There are times when my wife is so frustrated from trying to talk to me that she wonders if I’m an idiot savant with the emphasis on idiot. Why? Communication. Exchanging concepts between two people is difficult. Throw an engineer into the mix and it’s almost impossible. If you know an engineer, you already know we see the world differently than you do. The truth is that no one sees the world exactly as you do but engineers are a little farther off the main path.

Despite sharing a common language, my wife and I interpret most of our words differently. As a result, I refuse to buy anything but the most simple of grocery items for my wife. The likelihood of failure is just too high. When my wife tells me to buy a box of rice, she knows exactly what she wants, a two pound plastic container of Kasmati rice. In her eyes, the difference between the plastic container and a box are insignificant.  To her, box simply refers to a container.

For me, the term box is interpreted as belonging to the category of food containers because it contains rice. This distinction is necessary to me because boxes are also made of wood, thick cardboard, metal and plastic. Boxes also have a mathematical existence but I ignore those because they don’t contain food.

Simplifying it slightly, to me the container (the box) provides my frame of reference. I spend all my time defining containers, what size, what color, what material to make it from. When my wife says box, I look at the class of boxes containing food and refine the concept to a rectangular container made of thin cardboard, color and logo to be defined. To be fair, she probably said Kasmati, but without a frame of reference, all I will remember is that it ended in “i”.

Later that day she would deny she said box but that’s only because she was focused on the brand of rice. Saying Kasmati rice automatically implied the plastic container, box was merely a generic term to imply a unit of purchase. The brand name should have provided all the reference I needed.

I arrive at the store only to be greeted by hundreds of rice varieties and brands. The shelves are packed with selections of minute rice, long grain rice, wild rice and basmati along with Kasmati and Texmati. Fortunately, I can refine my choices to only those in a thin rectangular cardboard container, eliminating the various bags and plastic containers. What was that name? Something ending in an “i”?

Care to guess what I come home with? It still tasted better than the Brussel sprouts it was served with.

Because of our different backgrounds and experiences, we each interpreted the same words differently. I focused on the container because that was where my experience is. I completely missed the Kasmati because I had no frame of reference for it. To me, it was the same as random noise. My wife was focused on the brand name because she is very familiar with all the different brands and types of rice. She used the term box as a generic term for container. Both of us thought we understood.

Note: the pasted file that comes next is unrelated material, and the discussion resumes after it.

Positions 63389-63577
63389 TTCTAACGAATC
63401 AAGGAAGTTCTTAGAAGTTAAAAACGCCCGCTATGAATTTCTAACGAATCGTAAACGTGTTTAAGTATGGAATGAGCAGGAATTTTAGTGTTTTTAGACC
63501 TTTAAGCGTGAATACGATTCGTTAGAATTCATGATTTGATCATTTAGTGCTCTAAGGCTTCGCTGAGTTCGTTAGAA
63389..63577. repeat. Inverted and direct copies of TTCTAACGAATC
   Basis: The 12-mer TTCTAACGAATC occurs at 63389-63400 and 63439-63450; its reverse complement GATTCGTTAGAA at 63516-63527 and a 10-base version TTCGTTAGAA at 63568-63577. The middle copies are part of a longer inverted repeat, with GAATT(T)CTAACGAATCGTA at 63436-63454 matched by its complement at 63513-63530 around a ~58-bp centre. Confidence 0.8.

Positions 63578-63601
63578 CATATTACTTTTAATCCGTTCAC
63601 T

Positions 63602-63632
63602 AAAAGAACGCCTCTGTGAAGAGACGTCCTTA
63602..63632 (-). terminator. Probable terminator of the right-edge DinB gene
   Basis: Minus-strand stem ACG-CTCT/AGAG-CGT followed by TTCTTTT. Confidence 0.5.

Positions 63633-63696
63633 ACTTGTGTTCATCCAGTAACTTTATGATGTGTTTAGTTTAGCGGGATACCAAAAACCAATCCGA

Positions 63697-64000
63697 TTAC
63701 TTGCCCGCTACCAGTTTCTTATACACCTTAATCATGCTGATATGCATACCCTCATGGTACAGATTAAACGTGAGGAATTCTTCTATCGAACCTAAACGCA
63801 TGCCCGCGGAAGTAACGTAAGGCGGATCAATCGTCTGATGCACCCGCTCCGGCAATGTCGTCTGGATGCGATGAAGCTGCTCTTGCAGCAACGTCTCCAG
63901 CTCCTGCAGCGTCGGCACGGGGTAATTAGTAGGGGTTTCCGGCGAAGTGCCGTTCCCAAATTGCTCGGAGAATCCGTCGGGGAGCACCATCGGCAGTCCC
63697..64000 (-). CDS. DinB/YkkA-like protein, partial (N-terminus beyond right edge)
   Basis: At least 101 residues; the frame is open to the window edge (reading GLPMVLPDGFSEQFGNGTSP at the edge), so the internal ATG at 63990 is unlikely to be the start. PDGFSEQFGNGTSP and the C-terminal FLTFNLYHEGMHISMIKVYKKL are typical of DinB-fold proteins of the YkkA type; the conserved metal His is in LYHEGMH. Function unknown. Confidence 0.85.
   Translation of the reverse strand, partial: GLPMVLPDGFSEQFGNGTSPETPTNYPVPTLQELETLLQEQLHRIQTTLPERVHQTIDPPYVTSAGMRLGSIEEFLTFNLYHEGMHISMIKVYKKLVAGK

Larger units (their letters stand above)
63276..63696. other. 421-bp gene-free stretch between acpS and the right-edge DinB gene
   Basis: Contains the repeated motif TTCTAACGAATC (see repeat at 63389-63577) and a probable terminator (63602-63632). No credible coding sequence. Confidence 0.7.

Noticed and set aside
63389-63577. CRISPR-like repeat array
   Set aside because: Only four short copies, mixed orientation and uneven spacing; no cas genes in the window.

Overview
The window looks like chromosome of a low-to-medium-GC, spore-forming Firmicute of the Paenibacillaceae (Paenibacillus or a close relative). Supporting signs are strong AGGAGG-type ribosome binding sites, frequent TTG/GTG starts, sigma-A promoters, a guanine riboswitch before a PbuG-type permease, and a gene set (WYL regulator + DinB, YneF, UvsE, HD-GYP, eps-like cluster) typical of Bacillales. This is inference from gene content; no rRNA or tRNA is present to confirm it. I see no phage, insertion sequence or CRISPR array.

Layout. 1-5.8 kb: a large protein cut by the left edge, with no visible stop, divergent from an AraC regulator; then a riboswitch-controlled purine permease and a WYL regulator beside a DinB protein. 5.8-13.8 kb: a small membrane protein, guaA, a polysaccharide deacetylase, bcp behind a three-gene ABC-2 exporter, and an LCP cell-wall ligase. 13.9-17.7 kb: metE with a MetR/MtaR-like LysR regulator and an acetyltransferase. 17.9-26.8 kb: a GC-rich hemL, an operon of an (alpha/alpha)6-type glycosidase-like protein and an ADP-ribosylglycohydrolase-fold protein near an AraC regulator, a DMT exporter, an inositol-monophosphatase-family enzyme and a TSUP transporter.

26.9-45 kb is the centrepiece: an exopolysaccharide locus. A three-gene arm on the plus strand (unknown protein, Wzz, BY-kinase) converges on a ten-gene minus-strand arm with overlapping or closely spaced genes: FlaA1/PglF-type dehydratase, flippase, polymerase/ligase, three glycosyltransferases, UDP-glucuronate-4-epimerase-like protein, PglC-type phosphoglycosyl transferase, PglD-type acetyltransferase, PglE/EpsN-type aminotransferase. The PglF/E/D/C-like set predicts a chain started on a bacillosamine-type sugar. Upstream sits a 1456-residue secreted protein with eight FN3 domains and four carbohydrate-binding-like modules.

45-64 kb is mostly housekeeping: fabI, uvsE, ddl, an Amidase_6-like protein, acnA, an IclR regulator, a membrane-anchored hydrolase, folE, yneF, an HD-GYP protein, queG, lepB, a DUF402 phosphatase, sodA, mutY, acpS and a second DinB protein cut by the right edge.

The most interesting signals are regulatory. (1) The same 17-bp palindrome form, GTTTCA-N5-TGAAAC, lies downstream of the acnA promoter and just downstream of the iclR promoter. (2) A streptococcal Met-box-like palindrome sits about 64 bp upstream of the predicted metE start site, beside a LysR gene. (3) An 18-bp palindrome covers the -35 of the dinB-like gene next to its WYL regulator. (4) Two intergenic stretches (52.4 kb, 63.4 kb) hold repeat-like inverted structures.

Engineer or not, if you want the other person to understand you, think about how they will interpret what you say. Trust me, unless their background and thought processes closely resemble yours, it’s not the same as what you think you are saying and implying.

Everything I see or hear is interpreted through my experiences and interests. If I don’t have a frame of reference for it, I simply don’t hear it. I grew up in the time of the Beatles and Moody Blues. When I got married, I learned to appreciate Country and Western because my wife’s preferences were important to me.

Move ahead several decades and the music of today seems discordant with no redeeming features. I have no anchor in today’s music and nothing compelling me to appreciate it. I’d rather listen to the whine of a power supply while I try to determine what’s causing that noise.

I hate Brussel sprouts because… No, ignore that thought, I hate Brussel sprouts because they’re pure evil.

For communication to occur you have to establish common frames of reference. Both of you speaking English is not enough. My wife will never say, “Bring home a 32 ounce container of Kasmati brand rice. That’s Kas…Mati, it’s an Indian name. It’s in a clear plastic jar,“ but if she doesn’t, failure is all but assured.

Those of you into solving problems have already started shouting, “she could send you a picture,” and in doing so have already illustrated my point. You chose to see this as a specific problem rather than an example of missed communication.

When I shared the first draft of this post with my wife, she felt I was insulting her by implying she would send me on a quest to buy rice and feed me Brussel sprouts to punish me when I brought home wild rice. She focused on the rice and Brussel sprouts because they were familiar to her. My focus was on communication and I obviously missed the mark for my wife.

Respect the other person’s intelligence but don’t take their understanding for granted. When understanding is important, take the time to break it down into small chunks of information with a common reference between both of you. Good orators understand that. Good writers live by it.

If I say as beautiful as a rose glistening with morning dew, you may not agree with me but you have a pretty good idea what I mean. If I say as beautiful as a recursive Python function used to parse English sentences, most of you will think I’m some kind of nut. Your background doesn’t allow you to see that kind of beauty.

The next time you’re tasked communication, take the time to consider your audience. How will their background and experience cause them to interpret your message? Make it easy on yourself, put your message in terms both of you relate to. Communication is never as easy as it looks but talking to yourself is worse. Think about it.

© 2018 – 2019, Byron Seastrunk. All rights reserved.